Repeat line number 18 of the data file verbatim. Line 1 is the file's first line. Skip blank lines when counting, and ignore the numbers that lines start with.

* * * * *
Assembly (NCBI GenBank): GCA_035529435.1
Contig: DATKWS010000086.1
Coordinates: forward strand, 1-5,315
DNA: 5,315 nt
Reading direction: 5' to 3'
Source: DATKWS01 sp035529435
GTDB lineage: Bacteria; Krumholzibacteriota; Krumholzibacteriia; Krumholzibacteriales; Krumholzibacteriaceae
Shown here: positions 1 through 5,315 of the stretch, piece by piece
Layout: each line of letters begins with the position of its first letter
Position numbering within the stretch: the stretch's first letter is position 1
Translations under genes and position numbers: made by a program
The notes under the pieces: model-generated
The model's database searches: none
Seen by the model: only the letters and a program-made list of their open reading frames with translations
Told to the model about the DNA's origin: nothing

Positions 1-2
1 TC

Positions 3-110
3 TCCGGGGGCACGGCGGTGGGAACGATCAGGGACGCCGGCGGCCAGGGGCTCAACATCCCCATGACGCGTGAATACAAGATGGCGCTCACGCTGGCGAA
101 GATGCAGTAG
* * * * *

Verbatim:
Positions 3-110